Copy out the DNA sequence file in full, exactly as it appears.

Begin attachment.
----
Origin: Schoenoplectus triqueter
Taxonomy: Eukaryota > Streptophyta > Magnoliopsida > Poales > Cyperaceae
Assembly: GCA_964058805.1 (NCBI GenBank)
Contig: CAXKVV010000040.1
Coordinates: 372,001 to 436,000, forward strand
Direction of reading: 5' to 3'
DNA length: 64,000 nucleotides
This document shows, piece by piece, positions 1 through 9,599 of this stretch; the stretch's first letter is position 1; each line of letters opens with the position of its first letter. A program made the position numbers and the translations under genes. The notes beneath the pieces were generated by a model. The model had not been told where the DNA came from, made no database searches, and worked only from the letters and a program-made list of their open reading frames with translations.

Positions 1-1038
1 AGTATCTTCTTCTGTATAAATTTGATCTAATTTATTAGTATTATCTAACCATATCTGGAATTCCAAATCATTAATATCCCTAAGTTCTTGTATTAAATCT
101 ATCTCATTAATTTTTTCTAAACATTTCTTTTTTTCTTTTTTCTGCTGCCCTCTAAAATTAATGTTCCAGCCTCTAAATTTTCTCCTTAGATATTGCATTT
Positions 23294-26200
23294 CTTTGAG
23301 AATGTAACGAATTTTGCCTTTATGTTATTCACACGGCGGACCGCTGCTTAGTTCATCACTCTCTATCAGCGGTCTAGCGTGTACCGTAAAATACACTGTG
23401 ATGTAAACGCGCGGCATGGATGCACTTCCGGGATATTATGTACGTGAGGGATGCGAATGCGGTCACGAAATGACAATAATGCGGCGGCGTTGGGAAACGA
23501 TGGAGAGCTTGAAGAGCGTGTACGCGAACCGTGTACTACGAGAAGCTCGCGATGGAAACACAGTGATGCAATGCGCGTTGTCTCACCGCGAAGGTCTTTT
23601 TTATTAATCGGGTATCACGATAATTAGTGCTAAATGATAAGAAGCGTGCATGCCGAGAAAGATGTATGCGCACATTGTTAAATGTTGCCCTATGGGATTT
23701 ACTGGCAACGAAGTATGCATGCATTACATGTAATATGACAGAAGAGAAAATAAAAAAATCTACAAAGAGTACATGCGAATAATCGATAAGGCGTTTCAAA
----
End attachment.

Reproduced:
Origin: Schoenoplectus triqueter
Taxonomy: Eukaryota > Streptophyta > Magnoliopsida > Poales > Cyperaceae
Assembly: GCA_964058805.1 (NCBI GenBank)
Contig: CAXKVV010000040.1
Coordinates: 372,001 to 436,000, forward strand
Direction of reading: 5' to 3'
DNA length: 64,000 nucleotides
This document shows, piece by piece, positions 1 through 9,599 of this stretch; the stretch's first letter is position 1; each line of letters opens with the position of its first letter. A program made the position numbers and the translations under genes. The notes beneath the pieces were generated by a model. The model had not been told where the DNA came from, made no database searches, and worked only from the letters and a program-made list of their open reading frames with translations.

Positions 1-1038
1 AGTATCTTCTTCTGTATAAATTTGATCTAATTTATTAGTATTATCTAACCATATCTGGAATTCCAAATCATTAATATCCCTAAGTTCTTGTATTAAATCT
101 ATCTCATTAATTTTTTCTAAACATTTCTTTTTTTCTTTTTTCTGCTGCCCTCTAAAATTAATGTTCCAGCCTCTAAATTTTCTCCTTAGATATTGCATTT
Positions 23294-26200
23294 CTTTGAG
23301 AATGTAACGAATTTTGCCTTTATGTTATTCACACGGCGGACCGCTGCTTAGTTCATCACTCTCTATCAGCGGTCTAGCGTGTACCGTAAAATACACTGTG
23401 ATGTAAACGCGCGGCATGGATGCACTTCCGGGATATTATGTACGTGAGGGATGCGAATGCGGTCACGAAATGACAATAATGCGGCGGCGTTGGGAAACGA
23501 TGGAGAGCTTGAAGAGCGTGTACGCGAACCGTGTACTACGAGAAGCTCGCGATGGAAACACAGTGATGCAATGCGCGTTGTCTCACCGCGAAGGTCTTTT
23601 TTATTAATCGGGTATCACGATAATTAGTGCTAAATGATAAGAAGCGTGCATGCCGAGAAAGATGTATGCGCACATTGTTAAATGTTGCCCTATGGGATTT
23701 ACTGGCAACGAAGTATGCATGCATTACATGTAATATGACAGAAGAGAAAATAAAAAAATCTACAAAGAGTACATGCGAATAATCGATAAGGCGTTTCAAA